Front - 41mm upside-down forks, with 180mm of wheel travel
Rear - Monoshock with 180mm of wheel travel
Front - Telescopic Forks with 130mm of wheel travel
Rear - Gas-charged monoshock with 148mm of wheel travel
Front - Twin 310mm discs
Rear - 260mm disc
Front - 300mm disc
Rear - 240mm disc
Front - 290mm disc
Rear - 220mm disc
|Fuel Tank Capacity||20-litres||11-litres||17-litres|
|Front Wheel||120/70-ZR17 (Optional 110/80 – R19)||110/80 R19||100/90-19M/C 57S|
|Rear Wheel||160/60 - ZR17 (Optional 150/70 – R17)||150/70 R17||130/80-17M/C 65S|
|Length x Width x Height||2170mm x 912mm x 1235mm||2075mm x 880mm x 1230mm||2170mm x 940mm x 1390mm|
Given the adventure touring nature of these bikes, they are expected to travel long distances without stopping. The TRK 502’s 20-litre fuel tank should help it travel the farthest on a tankful followed by the Versys-X with its 17-litre fuel tank. The G 310 GS here disappoints with its 11-litre fuel tank that is tiny by ADV standards.
The TRK 502 also impresses with its low 800mm saddle height, which should make it accessible even to average-sized riders. In comparison, the Versys-X has a 15mm taller seat followed by the G 310 GS, whose seat height is the tallest at 835mm. The GS, however, has a narrower front seat profile which allows you to place both feet on the ground even if you are an average-sized rider.
Where the TRK 502 disappoints is the high 213kg kerb weight, which feels portly compared to the Versys-X’ 184kg and G 310 GS’ 169.5kg kerb weights. That is expected given the TRK’s larger frame and bodywork. However, it is lighter than 650cc ADV’s sold in India.
When it comes to off-road riding, the TRK misses out a bit with its smaller suspension travel and 17-inch alloy wheels. You do have an option to upgrade to 19-inch spoke wheels from the higher-spec TRK 502 X. The setup should work well on the road with the adjustable front suspension setup. The G 310 GS offers the highest suspension travel here. It comes with an off-road friendly setup with 19-inch front and 17-inch rear alloy wheels. The Versys-X gets a conventional front suspension setup with slightly better wheel travel than the TRK 502. It is also the only one here with spoked wheels, which is a tad more reliable setup while riding off-road.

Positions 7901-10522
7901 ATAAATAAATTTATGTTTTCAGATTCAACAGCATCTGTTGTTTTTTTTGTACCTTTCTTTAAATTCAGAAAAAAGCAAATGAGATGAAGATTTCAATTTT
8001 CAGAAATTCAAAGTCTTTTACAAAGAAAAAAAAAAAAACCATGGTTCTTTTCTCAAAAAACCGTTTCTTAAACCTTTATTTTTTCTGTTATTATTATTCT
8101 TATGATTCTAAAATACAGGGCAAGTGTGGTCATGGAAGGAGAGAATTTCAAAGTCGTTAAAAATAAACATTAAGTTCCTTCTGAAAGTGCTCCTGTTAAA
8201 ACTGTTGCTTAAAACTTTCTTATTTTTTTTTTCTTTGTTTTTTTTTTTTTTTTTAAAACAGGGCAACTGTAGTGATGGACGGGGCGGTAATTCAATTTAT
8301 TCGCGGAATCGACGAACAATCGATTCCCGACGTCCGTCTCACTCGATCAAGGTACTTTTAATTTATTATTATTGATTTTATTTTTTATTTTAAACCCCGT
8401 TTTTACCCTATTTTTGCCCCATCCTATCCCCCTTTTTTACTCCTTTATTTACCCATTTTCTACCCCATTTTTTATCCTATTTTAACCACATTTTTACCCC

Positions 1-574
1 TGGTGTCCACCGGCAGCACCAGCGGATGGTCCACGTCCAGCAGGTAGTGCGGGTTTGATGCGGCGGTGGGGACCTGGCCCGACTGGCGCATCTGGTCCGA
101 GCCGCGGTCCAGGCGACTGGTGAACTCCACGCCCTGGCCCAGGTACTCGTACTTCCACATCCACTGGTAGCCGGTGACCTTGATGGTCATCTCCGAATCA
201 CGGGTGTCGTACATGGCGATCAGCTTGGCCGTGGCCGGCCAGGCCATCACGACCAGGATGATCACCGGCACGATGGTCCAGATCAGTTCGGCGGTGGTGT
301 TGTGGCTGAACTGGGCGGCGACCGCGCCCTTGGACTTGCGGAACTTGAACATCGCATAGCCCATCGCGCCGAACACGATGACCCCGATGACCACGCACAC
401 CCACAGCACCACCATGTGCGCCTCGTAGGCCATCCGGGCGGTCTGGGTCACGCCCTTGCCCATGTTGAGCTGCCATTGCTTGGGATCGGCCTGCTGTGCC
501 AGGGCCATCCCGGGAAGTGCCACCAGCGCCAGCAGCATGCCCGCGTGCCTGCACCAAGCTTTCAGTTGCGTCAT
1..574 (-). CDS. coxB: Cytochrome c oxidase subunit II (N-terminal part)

Here, each bike comes with its own merits. But we would stick with the TRK 502 as you have more suspension adjustability and the option to upgrade to larger spoke wheels.
|Pricing||Benelli TRK 502||BMW G 310 GS||Kawasaki Versys X-300|
|Price (ex-showroom Delhi)||Rs 5 lakh (est)||Rs 3.49 lakh||Rs 4.69 lakh|
In terms of pricing, the BMW, G 310 GS is the most affordable bike here. When it comes to ADV’s though, it loses out on a lot of features. The motor offers good grunt but makes sustained high-speed touring troublesome. Even with its premium built quality, it feels grossly overpriced for a single-cylinder offering and that proves to be its undoing here. The Versys-X 300 proves to be a larger disappointment when you consider its asking price, which is absurdly high for a 300cc ADV. In comparison, the TRK 502’s expected price tag of around Rs 5 lakh makes it fantastic value. You get a lot in terms of features, more performance and suspension adjustability for different terrains. We will be riding the TRK 502 next month and will be able to give a better perspective on the bike then. Until then, the Benelli TRK 502 sounds like the better deal, on paper at least.